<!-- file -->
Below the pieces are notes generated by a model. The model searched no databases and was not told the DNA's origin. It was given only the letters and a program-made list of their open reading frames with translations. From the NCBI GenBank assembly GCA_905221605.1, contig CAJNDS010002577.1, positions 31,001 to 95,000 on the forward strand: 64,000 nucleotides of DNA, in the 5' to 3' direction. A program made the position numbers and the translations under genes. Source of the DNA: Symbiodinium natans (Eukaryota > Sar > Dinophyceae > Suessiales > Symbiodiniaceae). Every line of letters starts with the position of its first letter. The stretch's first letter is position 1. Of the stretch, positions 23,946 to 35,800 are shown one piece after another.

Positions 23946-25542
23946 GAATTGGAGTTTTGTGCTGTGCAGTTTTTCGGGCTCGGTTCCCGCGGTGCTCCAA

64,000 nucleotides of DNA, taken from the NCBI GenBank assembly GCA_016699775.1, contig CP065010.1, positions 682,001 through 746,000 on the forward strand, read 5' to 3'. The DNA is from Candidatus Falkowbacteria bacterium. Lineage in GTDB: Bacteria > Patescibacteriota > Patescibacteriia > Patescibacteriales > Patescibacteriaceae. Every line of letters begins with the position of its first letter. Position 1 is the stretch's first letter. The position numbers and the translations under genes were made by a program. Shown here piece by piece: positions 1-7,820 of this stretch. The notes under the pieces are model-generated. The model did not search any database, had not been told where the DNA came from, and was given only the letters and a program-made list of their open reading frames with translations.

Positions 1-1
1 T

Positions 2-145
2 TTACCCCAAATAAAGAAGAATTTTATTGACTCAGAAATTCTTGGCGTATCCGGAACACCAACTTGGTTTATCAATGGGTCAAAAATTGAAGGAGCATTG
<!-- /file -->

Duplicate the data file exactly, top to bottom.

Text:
Below the pieces are notes generated by a model. The model searched no databases and was not told the DNA's origin. It was given only the letters and a program-made list of their open reading frames with translations. From the NCBI GenBank assembly GCA_905221605.1, contig CAJNDS010002577.1, positions 31,001 to 95,000 on the forward strand: 64,000 nucleotides of DNA, in the 5' to 3' direction. A program made the position numbers and the translations under genes. Source of the DNA: Symbiodinium natans (Eukaryota > Sar > Dinophyceae > Suessiales > Symbiodiniaceae). Every line of letters starts with the position of its first letter. The stretch's first letter is position 1. Of the stretch, positions 23,946 to 35,800 are shown one piece after another.

Positions 23946-25542
23946 GAATTGGAGTTTTGTGCTGTGCAGTTTTTCGGGCTCGGTTCCCGCGGTGCTCCAA

64,000 nucleotides of DNA, taken from the NCBI GenBank assembly GCA_016699775.1, contig CP065010.1, positions 682,001 through 746,000 on the forward strand, read 5' to 3'. The DNA is from Candidatus Falkowbacteria bacterium. Lineage in GTDB: Bacteria > Patescibacteriota > Patescibacteriia > Patescibacteriales > Patescibacteriaceae. Every line of letters begins with the position of its first letter. Position 1 is the stretch's first letter. The position numbers and the translations under genes were made by a program. Shown here piece by piece: positions 1-7,820 of this stretch. The notes under the pieces are model-generated. The model did not search any database, had not been told where the DNA came from, and was given only the letters and a program-made list of their open reading frames with translations.

Positions 1-1
1 T

Positions 2-145
2 TTACCCCAAATAAAGAAGAATTTTATTGACTCAGAAATTCTTGGCGTATCCGGAACACCAACTTGGTTTATCAATGGGTCAAAAATTGAAGGAGCATTG